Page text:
Buying a home is hard, but if you want to learn how to buy a home from a family member, you're entering truly treacherous territory. Because, let's face it, we've all been to family dinners where a seemingly benign issue can instantly turn into a blood feud. And when it comes to real estate—usually the largest asset most people have—there's a lot at stake financially.
Buying a home from a family member might seem deceptively easy at first glance. You know where they live, so you may think there's little risk of getting swindled, and maybe they'll even cut you a deal. The biggest pitfall, however, is thinking you can skip important steps in the home-buying process because you're on the same family tree.
In the interest of keeping future holidays merry, leave nothing to kinship alone and follow these steps.
Have a family meeting
Difficulty can easily occur when a homeowner and a potential buyer in the same family agree to a sale but keep it to themselves until the deal is in motion.
"Two or more people often come to an agreement about a piece of real estate only to have their ideas ruined by someone who wasn't kept in the loop," says Seth Lejeune, a real estate agent at Berkshire Hathaway HomeServices, in Malvern, PA.
The biggest issue occurs if someone secretly promises a house to a family member and then dies. Or maybe you want to buy your aunt's house—but so does your sister. As soon as the idea of a potential interfamily sale crops up, notify every person affected and come to an agreement.
Work with a real estate agent
Doing a home sale transaction without an agent may seem like a great way to save money and, hey, you're among family, right? But go it alone, and it's most likely the fastest route to headaches and confusion. An agent can not only represent both sides of the transaction fairly, but also keep an emotional distance.
Some real estate brokerages can act simply as a transaction broker, which means less commission dollars. Each side may have to pay only a 1% fee if it's simply a matter of acting as a guide and preparing paperwork, says Lejeune.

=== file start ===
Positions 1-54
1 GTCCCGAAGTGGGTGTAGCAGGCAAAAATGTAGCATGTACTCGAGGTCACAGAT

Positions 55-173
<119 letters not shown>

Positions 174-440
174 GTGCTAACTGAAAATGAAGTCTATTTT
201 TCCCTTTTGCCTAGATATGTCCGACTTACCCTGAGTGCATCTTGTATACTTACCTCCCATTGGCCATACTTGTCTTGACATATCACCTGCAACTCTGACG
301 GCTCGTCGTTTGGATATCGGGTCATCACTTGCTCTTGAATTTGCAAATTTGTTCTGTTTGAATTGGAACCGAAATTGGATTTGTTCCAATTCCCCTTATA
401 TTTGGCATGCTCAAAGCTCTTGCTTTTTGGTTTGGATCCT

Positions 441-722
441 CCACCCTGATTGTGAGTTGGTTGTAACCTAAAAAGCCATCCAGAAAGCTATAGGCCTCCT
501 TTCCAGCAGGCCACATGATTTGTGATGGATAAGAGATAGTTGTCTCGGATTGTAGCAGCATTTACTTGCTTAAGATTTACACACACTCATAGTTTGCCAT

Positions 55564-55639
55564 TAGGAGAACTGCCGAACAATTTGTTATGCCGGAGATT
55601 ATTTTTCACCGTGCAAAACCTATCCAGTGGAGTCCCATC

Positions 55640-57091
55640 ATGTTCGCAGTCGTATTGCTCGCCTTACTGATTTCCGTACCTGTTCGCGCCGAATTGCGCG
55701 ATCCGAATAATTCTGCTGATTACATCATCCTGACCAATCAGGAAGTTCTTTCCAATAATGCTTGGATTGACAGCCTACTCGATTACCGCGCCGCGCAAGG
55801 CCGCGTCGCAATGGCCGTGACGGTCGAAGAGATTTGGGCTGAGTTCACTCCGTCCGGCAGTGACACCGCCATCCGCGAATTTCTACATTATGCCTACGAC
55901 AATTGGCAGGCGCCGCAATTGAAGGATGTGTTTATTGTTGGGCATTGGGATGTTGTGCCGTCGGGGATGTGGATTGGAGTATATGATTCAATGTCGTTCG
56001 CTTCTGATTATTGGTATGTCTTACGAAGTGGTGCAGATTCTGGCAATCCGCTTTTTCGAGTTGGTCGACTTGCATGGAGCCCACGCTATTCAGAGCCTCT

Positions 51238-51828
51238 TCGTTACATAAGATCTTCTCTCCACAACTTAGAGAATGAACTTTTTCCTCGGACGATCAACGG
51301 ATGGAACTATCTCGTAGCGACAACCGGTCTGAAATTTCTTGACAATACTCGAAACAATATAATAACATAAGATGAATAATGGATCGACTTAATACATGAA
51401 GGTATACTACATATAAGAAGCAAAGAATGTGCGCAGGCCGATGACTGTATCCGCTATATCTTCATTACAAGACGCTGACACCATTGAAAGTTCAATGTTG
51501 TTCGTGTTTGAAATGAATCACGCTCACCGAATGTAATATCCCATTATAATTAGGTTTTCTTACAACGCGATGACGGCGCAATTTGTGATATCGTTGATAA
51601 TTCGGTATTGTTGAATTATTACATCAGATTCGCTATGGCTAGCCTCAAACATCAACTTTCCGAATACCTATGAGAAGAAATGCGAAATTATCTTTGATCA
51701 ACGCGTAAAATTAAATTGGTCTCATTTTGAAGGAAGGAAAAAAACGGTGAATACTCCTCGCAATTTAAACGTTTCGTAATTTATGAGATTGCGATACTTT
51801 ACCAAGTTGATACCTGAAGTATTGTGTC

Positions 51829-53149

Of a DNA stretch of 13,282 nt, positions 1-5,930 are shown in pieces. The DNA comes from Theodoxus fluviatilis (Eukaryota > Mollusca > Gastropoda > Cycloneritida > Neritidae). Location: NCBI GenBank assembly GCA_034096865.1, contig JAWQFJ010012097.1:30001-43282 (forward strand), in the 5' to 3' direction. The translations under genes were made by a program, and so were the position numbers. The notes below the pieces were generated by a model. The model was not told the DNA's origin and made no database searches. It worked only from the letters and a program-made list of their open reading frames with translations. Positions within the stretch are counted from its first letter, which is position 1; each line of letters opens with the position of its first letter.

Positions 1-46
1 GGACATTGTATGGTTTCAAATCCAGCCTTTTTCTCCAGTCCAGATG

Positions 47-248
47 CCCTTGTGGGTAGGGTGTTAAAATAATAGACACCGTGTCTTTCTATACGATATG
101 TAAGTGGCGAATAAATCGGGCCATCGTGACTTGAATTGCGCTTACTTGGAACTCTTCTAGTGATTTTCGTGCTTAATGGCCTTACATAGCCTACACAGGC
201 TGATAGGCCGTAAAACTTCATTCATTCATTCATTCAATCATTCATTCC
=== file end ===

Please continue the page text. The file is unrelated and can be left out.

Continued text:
Get an independent appraisal
Sellers often place an unrealistic value on a house they love. And as a buyer, you want a price that's fair, but how do you figure out what that number is? By seeking an independent property evaluation through an appraisal before you agree on a sale price, says Michael Kelczewski, a real estate agent with Brandywine Fine Properties in Pennsylvania and Delaware.
While lenders use appraisers to verify that a home can act as collateral for a loan amount, individuals can use independent appraisers, who cost around $300.
Don't skip the inspection
Just because you've had 12 Thanksgivings in a home doesn't mean you're an expert on the furnace's condition! While home inspections are sometimes viewed as a way to protect the buyer from a dishonest seller, the fact is most homes have problems that the owners simply aren’t aware of, says Scott Brown, owner of Brightside Home Inspections in Syracuse, NY.
Even if the house is sold to you at a discount due to family ties, expensive repairs in the thousands could pop up down the line and create hard feelings. Prevent any potential problems by hiring an inspector to identify any of the home's issues so repairs can figure into the sale price.
Set pricing upfront and don't haggle
Ryan Fitzgerald, owner/broker at Uphomes.com in Charlotte, NC, has experienced the pitfalls of buying property from relatives.
"They are by far the most difficult real estate transactions I've ever been a part of," says Fitzgerald. His tip to avoid conflict is to do all of your negotiations upfront. And here's where getting the appraisal and inspection done prior to arriving at an accepted offer is key.
"It's never pretty when there's an appraisal issue, which means the bank won't grant a mortgage for the sales price," says Fitzgerald. In that instance, the buyer and seller would need to renegotiate the deal. "And it's an entirely different dynamic when you're haggling with family."
But if you have every nickel agreed upon upfront due to what was discovered during inspection and at appraisal, monetary expectations are set for everyone.
Lawyer up and sign that contract!
You may feel a handshake with a relative is all you need to seal every deal, but protect yourself by signing a contract.
If there's an objective lawyer trusted by both sides, save some money by hiring just one lawyer. But if there's suspicion of the opposing parties, then retaining your own counsel is a good idea.
Don't skip adding a contract contingency that the deal is void if you can't get a mortgage. You may think your uncle or cousin may understand that you can't buy a home without financing, but it's better to be safe than sorry.